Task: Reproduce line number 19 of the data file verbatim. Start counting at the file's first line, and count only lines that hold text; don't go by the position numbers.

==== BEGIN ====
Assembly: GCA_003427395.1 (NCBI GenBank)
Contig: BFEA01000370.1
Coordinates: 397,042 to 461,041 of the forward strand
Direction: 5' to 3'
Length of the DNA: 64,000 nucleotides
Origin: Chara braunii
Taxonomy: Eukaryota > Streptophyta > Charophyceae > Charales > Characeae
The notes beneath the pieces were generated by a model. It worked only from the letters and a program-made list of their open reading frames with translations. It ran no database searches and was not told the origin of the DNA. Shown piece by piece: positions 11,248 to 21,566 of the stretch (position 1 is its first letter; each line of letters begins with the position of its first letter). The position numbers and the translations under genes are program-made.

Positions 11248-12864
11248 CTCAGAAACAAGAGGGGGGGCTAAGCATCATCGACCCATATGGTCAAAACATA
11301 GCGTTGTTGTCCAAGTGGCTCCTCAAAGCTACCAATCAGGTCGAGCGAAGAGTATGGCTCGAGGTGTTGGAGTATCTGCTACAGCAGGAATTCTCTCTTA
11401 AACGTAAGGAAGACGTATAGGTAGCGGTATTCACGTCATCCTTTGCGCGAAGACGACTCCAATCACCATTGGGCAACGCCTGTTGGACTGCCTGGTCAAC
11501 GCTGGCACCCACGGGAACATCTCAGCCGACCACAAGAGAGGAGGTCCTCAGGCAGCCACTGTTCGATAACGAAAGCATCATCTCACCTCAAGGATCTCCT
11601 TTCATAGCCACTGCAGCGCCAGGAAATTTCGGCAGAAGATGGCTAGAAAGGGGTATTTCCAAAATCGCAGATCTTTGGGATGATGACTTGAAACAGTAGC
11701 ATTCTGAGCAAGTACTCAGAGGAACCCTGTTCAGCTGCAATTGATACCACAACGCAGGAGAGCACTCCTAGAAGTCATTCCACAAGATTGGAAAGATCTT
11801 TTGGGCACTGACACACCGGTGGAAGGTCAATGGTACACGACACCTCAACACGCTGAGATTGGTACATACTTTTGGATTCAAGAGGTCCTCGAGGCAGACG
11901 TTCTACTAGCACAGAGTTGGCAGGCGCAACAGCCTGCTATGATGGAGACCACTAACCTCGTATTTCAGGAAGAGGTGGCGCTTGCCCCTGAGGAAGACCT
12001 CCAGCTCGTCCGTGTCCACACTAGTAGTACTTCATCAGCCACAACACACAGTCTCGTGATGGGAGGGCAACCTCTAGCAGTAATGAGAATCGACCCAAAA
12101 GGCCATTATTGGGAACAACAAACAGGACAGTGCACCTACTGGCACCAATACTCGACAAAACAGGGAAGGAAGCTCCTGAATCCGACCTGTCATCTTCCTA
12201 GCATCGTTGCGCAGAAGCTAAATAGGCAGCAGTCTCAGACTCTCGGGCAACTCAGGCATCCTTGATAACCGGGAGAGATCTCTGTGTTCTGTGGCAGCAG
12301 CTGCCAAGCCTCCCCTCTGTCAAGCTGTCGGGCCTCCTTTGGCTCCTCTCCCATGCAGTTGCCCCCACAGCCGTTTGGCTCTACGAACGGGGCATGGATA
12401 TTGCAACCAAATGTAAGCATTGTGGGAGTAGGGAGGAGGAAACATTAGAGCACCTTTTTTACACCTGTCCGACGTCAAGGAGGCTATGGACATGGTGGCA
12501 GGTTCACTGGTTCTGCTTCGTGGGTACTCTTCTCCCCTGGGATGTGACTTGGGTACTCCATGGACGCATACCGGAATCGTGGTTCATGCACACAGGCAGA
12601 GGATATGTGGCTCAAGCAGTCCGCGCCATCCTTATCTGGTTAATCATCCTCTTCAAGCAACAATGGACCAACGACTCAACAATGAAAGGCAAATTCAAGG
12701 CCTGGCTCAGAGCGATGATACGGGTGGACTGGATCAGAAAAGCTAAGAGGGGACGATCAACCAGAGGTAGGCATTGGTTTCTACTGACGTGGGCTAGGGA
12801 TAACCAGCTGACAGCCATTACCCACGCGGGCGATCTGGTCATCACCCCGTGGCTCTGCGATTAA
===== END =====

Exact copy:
12101 GGCCATTATTGGGAACAACAAACAGGACAGTGCACCTACTGGCACCAATACTCGACAAAACAGGGAAGGAAGCTCCTGAATCCGACCTGTCATCTTCCTA